Make Kitco Your Homepage

Gold prices to 'comfortably break through $1,800' - Metals Focus' Newman

Kitco News

Editor's Note: With so much market volatility, stay on top of daily news! Get caught up in minutes with our speedy summary of today's must-read news and expert opinions. Sign up here!

Philip Newman

(Kitco News) - Gold prices should “comfortably break through $1,800 an ounce” whenever the sharp rally in equities stalls, while palladium could end up the strongest of the precious metals in 2020, said Philip Newman, director and a founding partner with the London-based consultancy Metals Focus.

Gold bounced sharply from its mid-March lows as central banks slashed interest rates and launched quantitative easing, while governments undertook massive stimulus measures, in an effort to combat an economic slowdown prompted by the COVID-19 pandemic. However, gold has been largely range-bound for nearly two months now.

“The QE is acting a bit as a double-edged sword to gold,” Newman said in an interview with Kitco News this week.

On the one hand, QE is “huge positive” for gold since it means a low “opportunity cost” of holding the metal, he said. This refers to any interest income lost by holding a non-yielding asset such as precious metals instead of bonds. However, Newman continued, the stimulus also triggered a swift recovery in equities, which in turn became “quite a headwind” for gold.

Ultimately, Newman said that he is bullish on gold. For one thing, the relief rally in equities is likely to eventually run out of steam. Further, he said, the economy still faces challenges, one of which is the potential for a second wave of COVID-19 infections.

“We will see a rotation or acceleration into precious [metals], particularly in gold,” Newman said. “That will help gold later this year to break out of that range.”

He commented that when gold ran up to its record high above $1,920 an ounce back in 2011, the market was in “bubble-like conditions” that did not last long before the buying dried up. But in the current situation, many more economies around the globe have been impacted, meaning a recovery will take longer, in turn meaning gold buying should be more sustained.

“We think it will carry through in late 2020 into 2021,” Newman said. “Of course, it won’t be a straight line. You will have bouts of profit-taking, as you would expect, as well as investors buying into momentum as well. I think it will comfortably break through $1,800 an ounce.”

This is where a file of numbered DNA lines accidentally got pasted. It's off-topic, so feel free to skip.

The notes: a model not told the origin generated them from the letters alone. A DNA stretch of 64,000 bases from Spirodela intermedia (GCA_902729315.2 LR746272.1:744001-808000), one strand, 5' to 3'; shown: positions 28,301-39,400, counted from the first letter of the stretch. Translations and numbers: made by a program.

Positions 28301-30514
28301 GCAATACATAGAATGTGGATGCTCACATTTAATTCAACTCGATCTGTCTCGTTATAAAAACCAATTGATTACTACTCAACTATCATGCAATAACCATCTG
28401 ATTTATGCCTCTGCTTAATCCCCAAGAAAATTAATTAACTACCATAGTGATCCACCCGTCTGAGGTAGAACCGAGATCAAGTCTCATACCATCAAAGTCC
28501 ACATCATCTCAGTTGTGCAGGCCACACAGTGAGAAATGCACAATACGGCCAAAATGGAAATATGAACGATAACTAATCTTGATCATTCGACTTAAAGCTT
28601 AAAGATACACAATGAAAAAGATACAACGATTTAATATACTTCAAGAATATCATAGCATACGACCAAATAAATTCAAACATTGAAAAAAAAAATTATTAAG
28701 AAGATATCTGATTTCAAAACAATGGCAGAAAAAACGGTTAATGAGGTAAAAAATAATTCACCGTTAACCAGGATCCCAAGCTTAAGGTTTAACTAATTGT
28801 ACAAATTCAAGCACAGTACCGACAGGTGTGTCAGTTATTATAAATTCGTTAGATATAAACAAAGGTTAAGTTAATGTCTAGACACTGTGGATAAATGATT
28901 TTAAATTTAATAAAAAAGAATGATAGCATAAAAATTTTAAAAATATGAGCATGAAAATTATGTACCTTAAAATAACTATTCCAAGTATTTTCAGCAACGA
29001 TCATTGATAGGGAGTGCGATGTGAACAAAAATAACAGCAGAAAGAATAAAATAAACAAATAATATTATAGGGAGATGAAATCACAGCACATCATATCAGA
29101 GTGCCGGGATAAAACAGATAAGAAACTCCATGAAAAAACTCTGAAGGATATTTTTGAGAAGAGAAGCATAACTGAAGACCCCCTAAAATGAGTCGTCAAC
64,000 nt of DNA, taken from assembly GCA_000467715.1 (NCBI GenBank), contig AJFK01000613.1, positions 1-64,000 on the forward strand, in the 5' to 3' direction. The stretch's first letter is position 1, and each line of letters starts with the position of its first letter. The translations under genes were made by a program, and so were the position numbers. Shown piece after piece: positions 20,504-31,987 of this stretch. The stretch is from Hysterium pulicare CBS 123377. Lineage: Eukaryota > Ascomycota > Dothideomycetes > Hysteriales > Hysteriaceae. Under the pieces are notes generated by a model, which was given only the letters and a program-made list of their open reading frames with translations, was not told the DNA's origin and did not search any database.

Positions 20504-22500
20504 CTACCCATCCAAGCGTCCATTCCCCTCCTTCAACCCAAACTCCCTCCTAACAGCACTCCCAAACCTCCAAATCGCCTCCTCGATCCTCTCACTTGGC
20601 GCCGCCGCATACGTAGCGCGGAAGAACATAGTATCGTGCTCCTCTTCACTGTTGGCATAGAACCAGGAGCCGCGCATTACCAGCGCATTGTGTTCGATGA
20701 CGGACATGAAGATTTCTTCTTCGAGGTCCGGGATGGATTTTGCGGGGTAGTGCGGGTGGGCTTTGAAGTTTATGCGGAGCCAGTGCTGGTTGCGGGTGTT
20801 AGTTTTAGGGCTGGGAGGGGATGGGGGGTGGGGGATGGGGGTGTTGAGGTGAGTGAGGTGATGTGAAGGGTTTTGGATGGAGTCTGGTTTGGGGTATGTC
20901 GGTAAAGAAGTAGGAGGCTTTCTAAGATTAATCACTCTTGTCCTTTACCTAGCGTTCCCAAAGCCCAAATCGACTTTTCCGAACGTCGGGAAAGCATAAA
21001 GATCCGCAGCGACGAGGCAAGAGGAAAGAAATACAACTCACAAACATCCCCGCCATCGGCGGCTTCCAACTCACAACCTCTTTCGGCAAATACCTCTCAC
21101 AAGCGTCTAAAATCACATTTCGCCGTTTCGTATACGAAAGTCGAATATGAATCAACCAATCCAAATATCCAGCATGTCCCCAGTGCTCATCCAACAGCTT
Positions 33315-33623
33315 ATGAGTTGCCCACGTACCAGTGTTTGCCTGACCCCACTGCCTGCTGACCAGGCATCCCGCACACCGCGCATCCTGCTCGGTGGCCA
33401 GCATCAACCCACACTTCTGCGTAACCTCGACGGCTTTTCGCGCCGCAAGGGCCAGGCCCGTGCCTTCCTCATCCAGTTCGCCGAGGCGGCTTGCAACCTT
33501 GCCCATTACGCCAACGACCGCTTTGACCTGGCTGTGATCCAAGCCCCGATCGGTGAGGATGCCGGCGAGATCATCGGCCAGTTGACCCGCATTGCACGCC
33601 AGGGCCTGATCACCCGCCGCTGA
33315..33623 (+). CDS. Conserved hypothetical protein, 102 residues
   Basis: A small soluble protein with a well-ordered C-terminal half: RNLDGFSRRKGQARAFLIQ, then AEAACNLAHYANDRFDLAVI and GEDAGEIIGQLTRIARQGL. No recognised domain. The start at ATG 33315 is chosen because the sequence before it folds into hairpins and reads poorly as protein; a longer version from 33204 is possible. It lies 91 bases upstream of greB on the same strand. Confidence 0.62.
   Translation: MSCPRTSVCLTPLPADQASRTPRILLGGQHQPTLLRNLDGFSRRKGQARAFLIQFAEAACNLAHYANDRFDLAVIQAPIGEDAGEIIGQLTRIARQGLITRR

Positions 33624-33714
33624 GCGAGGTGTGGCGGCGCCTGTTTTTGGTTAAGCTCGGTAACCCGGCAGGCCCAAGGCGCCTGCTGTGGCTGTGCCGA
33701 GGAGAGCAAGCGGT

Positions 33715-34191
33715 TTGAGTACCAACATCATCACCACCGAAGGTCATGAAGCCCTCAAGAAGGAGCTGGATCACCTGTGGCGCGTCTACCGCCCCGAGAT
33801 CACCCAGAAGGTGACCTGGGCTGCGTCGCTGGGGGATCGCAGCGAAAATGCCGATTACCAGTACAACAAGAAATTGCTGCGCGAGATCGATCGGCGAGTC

Institutional investment demand has been strong and will be a key factor for the yellow metal, considering consumer demand has been weak in key Asian nations, Newman pointed out. Imports into India have dried up, with jewelry sales hit by both lockdowns that have closed shops, as well as high prices in rupee terms.

“We could easily see new record high [gold prices] in rupee terms in the back of this year,” Newman said. “So I think you’ll see some physical markets struggling because of the price. But the key driver remains institutional investment in the market.”

Meanwhile, Newman said palladium is the precious metal that he is the most bullish on for the remainder of 2020. Palladium is an industrially oriented with metal, with the bulk of annual supply used for catalytic converters in automobiles. Prices hit record highs early in the year, but then plunged on worries that the pandemic hit to the global economy would hurt industrial demand.

Newman said Metals Focus expects a modest structural supply deficit for the year. However, he said, the year also will be one of two contrasting halves – with demand suffering in the first half of the year, but improving in the second half as factories reopen.

“That tightness will return in the marketplace for palladium,” Newman said. “We could see palladium hit new highs in early 2021, in our view.”

Newman said he also looks for silver prices to improve, perhaps getting up to $21 an ounce, with the gold-silver ratio declining, meaning silver outperforms gold. However, any pickup in a U.S.-China trade war may limit silver’s upside due to potential for less industrial use, Newman said.

Disclaimer: The views expressed in this article are those of the author and may not reflect those of Kitco Metals Inc. The author has made every effort to ensure accuracy of information provided; however, neither Kitco Metals Inc. nor the author can guarantee such accuracy. This article is strictly for informational purposes only. It is not a solicitation to make any exchange in commodities, securities or other financial instruments. Kitco Metals Inc. and the author of this article do not accept culpability for losses and/ or damages arising from the use of this publication.